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Today’s America Begs Artists to Reveal People’s Humanity to Others.

America’s President-Elect is anti-Islam, racist, misogynistic, and against the rights of the LGBTQ community. He retaliated against the parents of a Muslim U.S. Army officer who died while serving in the Iraq War. When the officer’s mother didn’t speak while on screen Trump insinuated that perhaps it was due to a constraint by the Muslim faith. She responded that she didn’t speak because of grief for her son. Trump implied that someone was incapable of his job because of his race when he said that Gonzalo Curiel, the federal judge presiding over a class action against the for-profit Trump University, could not fairly judge because of his Mexican heritage. The Trump Management Corporation was sued by The Justice Department in 1973 for alleged racial discrimination against black people searching for property – because the company wrongly told black people apartments weren’t available. And at a recent campaign rally in Alabama Trump supporters physically attacked a black protestor chanting “Black Lives Matter.” Trump responded with, “Maybe [the protester] should have been roughed up” and “It was absolutely disgusting what he was doing.” Trump has called women ‘fat pigs’, ‘dogs’, ‘slobs’, and ‘disgusting animals,” even calling Fox News host Megyn Kelly a “bimbo” when he didn’t recognize remarks she was referencing. He has consistently been against marriage equality and has appointed Mike Pence as Vice President-Elect, who believes in conversion therapy and signed a bill to allow businesses to discriminate and deny service to LGBTQ individuals. These accounts are terrifying, and what’s worse is that they’re only the tip of the iceberg.

Trump’s new position has legitimized anti-Islam, racist, sexist, and anti-LGBTQ behavior. It’s got people saying and doing ugly things to others a lot more than before Trump entered the public eye and before he became president-elect. The Southern Poverty Law Center has collected 437 reports of hateful intimidation and harassment between Wednesday, November 9, the day after the presidential election and Monday, November 14. The Southern Poverty Law Center describes:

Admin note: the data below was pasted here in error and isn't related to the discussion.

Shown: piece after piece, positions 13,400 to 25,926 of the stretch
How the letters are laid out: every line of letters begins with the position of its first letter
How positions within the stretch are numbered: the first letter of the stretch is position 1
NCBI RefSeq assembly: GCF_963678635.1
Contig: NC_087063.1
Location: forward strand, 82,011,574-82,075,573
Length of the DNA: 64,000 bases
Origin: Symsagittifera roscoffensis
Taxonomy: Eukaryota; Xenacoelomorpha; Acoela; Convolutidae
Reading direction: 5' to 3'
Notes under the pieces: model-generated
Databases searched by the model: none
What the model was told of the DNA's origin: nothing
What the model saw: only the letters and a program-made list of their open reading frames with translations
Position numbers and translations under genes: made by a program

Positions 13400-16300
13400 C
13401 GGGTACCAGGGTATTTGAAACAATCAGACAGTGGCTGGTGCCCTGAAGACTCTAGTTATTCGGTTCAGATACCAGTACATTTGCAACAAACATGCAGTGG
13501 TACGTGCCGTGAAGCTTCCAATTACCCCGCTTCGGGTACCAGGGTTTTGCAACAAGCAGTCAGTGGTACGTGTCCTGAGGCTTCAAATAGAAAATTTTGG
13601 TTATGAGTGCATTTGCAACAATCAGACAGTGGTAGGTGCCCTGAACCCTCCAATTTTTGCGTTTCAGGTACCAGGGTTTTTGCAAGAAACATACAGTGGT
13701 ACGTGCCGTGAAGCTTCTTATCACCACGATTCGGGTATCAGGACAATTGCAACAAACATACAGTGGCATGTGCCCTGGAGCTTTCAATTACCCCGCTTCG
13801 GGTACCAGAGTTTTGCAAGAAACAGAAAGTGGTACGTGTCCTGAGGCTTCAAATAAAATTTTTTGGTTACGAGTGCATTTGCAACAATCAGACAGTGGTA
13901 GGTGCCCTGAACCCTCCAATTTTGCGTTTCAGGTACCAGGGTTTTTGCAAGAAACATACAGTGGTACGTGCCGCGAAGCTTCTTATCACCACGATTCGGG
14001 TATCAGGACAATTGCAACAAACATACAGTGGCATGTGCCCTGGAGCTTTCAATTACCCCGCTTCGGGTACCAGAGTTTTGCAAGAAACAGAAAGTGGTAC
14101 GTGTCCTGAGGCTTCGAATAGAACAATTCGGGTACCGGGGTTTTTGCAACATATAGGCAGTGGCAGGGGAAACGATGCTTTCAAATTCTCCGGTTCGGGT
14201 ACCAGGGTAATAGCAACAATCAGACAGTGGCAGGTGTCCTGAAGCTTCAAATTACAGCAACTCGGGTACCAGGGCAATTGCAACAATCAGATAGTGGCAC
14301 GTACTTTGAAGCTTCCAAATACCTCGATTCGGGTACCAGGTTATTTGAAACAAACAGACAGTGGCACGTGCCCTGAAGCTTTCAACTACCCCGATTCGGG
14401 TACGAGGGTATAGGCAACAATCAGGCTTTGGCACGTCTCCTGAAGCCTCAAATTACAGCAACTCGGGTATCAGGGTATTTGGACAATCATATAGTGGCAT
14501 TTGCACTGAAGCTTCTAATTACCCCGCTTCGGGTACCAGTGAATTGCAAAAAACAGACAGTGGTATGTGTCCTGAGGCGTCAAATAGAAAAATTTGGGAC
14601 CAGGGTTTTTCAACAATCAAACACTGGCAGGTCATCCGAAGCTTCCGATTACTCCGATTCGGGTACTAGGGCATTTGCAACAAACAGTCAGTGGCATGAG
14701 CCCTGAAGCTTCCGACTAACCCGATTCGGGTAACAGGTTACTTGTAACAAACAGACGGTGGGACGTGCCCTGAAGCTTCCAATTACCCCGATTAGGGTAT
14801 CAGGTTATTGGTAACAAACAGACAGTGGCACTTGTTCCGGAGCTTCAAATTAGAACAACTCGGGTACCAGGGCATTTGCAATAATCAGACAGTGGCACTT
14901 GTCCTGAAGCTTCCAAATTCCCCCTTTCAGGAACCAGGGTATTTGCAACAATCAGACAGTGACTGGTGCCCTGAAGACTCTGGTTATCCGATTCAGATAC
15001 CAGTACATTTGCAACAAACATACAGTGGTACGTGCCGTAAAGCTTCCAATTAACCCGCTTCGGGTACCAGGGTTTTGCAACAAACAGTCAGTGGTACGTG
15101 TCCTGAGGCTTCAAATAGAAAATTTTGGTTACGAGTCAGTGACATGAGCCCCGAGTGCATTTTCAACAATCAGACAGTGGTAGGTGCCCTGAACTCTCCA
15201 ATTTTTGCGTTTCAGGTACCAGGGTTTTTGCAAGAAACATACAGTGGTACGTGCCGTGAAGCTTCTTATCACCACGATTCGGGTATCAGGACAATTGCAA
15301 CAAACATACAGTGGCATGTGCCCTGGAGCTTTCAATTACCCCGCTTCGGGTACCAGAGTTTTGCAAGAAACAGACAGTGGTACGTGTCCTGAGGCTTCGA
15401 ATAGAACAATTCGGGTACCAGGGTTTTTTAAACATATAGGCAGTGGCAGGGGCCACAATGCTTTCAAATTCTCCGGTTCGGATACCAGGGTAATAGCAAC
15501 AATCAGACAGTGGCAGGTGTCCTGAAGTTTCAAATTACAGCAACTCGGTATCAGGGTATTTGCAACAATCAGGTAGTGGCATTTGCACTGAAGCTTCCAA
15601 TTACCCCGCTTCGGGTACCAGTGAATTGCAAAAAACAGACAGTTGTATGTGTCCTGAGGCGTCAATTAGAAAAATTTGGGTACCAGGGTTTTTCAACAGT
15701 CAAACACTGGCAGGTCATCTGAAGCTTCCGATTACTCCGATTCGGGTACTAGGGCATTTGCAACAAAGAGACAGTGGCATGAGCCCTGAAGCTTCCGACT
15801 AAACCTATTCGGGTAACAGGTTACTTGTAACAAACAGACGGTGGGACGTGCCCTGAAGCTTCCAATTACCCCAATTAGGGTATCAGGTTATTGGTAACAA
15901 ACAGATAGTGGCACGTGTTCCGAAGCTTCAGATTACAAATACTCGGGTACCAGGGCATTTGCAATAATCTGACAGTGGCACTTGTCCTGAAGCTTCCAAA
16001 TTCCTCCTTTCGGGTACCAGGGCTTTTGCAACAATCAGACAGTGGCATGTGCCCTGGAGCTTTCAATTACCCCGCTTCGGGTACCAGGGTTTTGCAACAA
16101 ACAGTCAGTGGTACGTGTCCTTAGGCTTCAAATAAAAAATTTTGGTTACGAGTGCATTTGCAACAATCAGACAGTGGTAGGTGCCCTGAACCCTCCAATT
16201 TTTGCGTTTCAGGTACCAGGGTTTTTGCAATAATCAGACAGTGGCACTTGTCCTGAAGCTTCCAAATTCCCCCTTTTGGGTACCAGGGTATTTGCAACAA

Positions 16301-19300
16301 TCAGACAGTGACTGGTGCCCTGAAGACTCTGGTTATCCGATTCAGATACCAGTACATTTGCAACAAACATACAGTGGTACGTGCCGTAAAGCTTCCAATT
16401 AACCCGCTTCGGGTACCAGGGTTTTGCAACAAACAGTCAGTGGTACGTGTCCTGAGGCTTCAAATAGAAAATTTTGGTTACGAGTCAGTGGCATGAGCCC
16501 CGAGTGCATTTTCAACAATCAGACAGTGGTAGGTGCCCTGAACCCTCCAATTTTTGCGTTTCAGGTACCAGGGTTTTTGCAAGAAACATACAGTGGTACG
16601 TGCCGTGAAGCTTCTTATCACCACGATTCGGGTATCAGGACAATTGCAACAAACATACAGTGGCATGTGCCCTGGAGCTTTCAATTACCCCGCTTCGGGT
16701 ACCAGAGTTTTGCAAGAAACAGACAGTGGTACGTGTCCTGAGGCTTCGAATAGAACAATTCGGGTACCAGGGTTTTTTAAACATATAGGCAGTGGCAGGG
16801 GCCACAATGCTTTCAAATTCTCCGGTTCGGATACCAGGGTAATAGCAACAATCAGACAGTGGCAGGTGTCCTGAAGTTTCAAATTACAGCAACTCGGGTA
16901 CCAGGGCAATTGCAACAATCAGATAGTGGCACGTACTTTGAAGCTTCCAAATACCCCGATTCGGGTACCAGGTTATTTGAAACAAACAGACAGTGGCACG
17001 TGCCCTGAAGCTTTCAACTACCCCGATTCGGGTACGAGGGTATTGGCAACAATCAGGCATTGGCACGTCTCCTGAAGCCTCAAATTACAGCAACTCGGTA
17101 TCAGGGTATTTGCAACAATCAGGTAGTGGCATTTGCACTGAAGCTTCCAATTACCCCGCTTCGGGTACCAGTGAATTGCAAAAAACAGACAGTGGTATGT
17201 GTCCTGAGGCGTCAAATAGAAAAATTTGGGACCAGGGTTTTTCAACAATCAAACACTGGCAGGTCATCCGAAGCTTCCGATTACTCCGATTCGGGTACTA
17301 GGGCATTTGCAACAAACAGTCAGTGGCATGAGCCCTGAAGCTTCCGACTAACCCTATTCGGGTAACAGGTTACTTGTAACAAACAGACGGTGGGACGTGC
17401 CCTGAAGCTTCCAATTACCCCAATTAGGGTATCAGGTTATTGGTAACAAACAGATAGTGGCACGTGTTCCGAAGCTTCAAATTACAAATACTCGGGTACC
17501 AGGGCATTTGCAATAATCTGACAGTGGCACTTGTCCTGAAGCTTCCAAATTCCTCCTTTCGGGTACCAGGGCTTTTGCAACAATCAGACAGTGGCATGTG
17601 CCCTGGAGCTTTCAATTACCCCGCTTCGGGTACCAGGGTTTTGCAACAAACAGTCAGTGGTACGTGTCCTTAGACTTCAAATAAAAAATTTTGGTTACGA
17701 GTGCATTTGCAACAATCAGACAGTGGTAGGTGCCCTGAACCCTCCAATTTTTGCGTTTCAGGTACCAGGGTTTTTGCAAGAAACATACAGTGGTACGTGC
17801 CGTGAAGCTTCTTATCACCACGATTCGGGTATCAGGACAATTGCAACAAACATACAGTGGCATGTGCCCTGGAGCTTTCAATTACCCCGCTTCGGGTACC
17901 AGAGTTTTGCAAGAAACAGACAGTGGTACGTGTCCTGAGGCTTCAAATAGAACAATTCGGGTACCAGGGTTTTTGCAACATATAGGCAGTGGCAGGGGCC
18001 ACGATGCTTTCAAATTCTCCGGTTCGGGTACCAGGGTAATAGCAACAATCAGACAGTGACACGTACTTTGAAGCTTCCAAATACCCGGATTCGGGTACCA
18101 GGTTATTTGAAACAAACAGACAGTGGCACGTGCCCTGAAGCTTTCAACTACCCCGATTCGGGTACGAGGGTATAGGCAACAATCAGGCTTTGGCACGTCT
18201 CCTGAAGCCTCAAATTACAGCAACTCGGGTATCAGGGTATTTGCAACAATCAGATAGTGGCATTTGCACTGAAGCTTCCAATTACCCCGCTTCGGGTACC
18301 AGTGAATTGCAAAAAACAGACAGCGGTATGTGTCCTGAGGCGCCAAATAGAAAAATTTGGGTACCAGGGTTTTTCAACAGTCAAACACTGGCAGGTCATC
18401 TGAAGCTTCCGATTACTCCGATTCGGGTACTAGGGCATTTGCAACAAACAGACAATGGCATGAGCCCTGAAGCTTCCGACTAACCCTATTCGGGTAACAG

“Most of the reports involved anti-immigrant incidents (136), followed by anti-black (89) and anti-LGBT (43). Some reports (8) included multiple categories like anti-Muslim and anti-immigrant. The “Trump” category (41) refers to incidents where there was no clear defined target, like the pro-Trump vandalism of a “unity” sign in Connecticut. We also collected 20 reports of anti-Trump intimidation and harassment.”


Complacency is no longer an option. We need to try harder than before. We need to stand up to the bullying the moment it happens around us, whether it’s in class, on campus, at a restaurant, on the street, in our own families, anywhere. We need to donate either time or money or skills, or all three, or a variation of the three to help mitigate this shit. And, as theatre artists, we’ve got lots of work to do. Today’s America is begging that artists reveal people’s humanity to others. I fundamentally believe that theatre has the power to unveil humanness to other humans. The American theatre community’s playwrights need to continue writing pieces that help audiences today feel less threatened by “the other.” Organizations and theatres need to dedicate more time and money to the birth of these kinds of works. Casting directors and others involved in casting decisions need to put more black actors, Latinx, Asian-American actors, women, and hijab-wearing women in positions of authority on stage. Our artistic choices have SO MUCH STAKE. Instead of ‘serving the text’ our artistic choices need to serve all people, no matter their color, heritage, sex, creed, or who they love.

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About gbfontenele

Director and dramaturg in training. Free spirit and questioner from the beginning.

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